The planning stage is where you work out the details of who, what, when, where, and how the action research project will proceed. Think about the materials, time, and expertise you will need to be successful. Decide on your criteria for success: how will you know that the approach worked and how will you measure the results?
Next you need to gather the resources that you previously identified. If you require materials or assistance you should verify that they will be available when you need them.
The next step in developing your AR plan is the identification of possible obstacles that would prevent or limit your projects success.
It is important to identify these obstacles before a large amount of resources are committed to the project.
Since it is often difficult to determine all of the impediments to success you should consider working with a partner and use a tool such as Think-Pair-Share.
If the obstacles that you identify are insurmountable then you will need to select another solution and repeat the pervious planning activities.
Timeline of Action
Timeline of Action
Once you have selected an appropriate solution to the problem and developed a workable strategy you need to create a project timeline to accomplish the activities in the plan. This is important since resources (people, money, and materials) are scarce and they must be available and allocated. Institutions place enormous demands upon their employees and they need to know when resources are needed so they can be budgeted efficiently. To help you with this complex task there are a number of tools available.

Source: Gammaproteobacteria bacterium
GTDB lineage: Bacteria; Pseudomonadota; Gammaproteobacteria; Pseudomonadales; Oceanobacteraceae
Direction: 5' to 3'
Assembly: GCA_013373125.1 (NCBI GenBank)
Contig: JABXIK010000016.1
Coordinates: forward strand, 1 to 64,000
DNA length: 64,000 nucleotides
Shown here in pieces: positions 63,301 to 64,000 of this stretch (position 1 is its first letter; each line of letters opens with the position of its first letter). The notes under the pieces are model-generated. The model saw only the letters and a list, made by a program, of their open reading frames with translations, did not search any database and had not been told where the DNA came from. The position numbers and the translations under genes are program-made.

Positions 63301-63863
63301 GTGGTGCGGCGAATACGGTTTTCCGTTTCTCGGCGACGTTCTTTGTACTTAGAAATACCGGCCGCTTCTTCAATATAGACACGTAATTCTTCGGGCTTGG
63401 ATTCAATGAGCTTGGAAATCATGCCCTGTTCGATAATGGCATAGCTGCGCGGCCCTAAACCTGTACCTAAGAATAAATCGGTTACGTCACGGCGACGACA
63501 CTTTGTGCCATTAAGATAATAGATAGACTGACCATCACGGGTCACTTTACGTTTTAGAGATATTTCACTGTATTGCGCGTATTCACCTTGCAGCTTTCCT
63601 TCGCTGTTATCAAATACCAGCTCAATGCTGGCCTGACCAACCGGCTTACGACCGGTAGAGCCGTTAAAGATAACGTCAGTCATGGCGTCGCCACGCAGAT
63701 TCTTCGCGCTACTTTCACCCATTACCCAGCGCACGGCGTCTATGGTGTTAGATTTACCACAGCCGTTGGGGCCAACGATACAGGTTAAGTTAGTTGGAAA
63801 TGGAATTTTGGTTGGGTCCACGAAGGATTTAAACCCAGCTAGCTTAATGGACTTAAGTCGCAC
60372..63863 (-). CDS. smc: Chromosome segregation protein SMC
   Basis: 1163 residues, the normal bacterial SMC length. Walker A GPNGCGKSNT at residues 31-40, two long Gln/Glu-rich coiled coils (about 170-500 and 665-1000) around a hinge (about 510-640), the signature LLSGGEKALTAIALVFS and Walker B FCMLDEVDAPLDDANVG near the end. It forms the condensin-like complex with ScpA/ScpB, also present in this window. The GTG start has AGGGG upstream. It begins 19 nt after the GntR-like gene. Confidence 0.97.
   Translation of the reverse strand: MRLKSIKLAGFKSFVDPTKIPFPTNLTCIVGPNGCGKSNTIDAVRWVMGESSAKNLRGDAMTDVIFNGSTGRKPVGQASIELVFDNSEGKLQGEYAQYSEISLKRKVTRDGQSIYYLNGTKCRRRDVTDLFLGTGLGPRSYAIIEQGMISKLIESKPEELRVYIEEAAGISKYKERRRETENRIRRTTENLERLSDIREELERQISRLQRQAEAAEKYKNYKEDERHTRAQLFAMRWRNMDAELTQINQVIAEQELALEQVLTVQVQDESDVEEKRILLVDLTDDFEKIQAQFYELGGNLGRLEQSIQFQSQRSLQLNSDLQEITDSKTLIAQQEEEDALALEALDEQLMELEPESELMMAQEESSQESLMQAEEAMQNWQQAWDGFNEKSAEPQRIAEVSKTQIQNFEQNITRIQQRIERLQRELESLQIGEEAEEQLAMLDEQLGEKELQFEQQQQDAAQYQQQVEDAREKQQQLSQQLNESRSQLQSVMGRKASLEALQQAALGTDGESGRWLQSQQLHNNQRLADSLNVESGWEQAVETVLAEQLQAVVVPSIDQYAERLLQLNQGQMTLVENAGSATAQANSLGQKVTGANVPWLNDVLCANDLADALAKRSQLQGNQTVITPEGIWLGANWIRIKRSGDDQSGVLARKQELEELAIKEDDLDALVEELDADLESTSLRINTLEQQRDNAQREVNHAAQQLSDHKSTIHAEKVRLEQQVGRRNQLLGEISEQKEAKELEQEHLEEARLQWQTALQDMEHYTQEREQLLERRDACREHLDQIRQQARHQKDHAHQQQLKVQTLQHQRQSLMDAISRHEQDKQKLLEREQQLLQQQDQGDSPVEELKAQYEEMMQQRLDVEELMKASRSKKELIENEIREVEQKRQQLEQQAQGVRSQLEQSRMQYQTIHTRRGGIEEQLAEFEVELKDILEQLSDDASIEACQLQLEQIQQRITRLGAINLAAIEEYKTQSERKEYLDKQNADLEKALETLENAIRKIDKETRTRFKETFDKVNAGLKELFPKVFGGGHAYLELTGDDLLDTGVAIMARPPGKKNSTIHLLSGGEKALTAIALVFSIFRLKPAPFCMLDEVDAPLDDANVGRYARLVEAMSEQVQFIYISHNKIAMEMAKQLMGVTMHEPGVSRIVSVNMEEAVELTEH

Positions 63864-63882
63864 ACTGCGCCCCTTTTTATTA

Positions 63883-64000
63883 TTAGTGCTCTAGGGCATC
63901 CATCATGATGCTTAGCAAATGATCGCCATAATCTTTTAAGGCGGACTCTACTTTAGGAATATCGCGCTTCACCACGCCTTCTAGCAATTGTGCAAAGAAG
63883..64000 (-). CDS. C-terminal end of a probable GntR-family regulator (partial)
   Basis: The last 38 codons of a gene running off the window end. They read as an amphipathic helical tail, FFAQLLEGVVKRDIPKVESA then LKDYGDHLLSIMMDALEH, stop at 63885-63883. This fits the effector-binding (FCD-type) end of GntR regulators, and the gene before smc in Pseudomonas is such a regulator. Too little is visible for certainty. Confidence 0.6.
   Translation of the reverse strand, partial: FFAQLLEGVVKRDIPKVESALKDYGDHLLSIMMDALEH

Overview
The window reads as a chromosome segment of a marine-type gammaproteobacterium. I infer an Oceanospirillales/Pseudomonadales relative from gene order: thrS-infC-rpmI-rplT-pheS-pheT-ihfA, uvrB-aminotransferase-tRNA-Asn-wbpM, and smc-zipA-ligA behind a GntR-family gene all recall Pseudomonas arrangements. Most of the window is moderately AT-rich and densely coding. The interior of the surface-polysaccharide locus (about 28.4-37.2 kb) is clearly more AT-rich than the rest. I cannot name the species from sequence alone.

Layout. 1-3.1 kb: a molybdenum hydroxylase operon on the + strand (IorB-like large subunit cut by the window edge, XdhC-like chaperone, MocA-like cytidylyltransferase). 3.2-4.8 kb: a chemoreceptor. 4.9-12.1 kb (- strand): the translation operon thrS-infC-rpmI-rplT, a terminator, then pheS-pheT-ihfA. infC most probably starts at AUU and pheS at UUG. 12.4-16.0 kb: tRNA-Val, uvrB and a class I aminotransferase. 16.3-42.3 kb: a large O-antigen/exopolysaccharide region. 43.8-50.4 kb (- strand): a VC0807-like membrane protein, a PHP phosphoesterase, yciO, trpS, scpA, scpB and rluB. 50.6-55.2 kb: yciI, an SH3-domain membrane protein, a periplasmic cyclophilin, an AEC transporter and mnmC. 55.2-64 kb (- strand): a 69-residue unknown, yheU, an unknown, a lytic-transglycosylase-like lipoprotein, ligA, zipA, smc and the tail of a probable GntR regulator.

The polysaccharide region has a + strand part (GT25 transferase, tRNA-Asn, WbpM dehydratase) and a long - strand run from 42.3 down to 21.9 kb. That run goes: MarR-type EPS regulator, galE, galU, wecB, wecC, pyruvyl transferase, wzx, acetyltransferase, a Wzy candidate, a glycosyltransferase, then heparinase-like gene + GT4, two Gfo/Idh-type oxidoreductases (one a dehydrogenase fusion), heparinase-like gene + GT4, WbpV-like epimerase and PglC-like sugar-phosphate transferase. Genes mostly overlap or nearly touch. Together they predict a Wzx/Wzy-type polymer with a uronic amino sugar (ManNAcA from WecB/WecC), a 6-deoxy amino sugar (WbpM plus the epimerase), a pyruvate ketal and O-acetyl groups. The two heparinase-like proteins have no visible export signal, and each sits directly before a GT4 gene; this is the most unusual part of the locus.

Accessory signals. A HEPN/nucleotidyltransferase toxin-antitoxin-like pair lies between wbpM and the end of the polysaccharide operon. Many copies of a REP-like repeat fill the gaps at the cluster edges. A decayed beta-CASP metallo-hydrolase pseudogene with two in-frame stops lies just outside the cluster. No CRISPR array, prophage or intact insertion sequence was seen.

The next step involves identify what resources including materials, information, and assistance is needed to solve the problem.
If you require items such as technical assistance, reference materials, and slide projectors then they need to be identified in the Action Research plan.
The final step in planning is to develop a plan for determining the success of the project. You need to evaluate whether the objectives of the Action Research project have been satisfied. You must ascertain what can be measured and what number signifies the successful accomplishment of the project's objectives.
To help in this task you can use a fishbone organizer. Working by yourself or with a partner, label the head of the fish place the project objective. Along the bones place the items which indicate successful completion of the objective. Compare and discuss your items with other teachers your partner. You will need to decide the best items to be used in the evaluation of your action research project.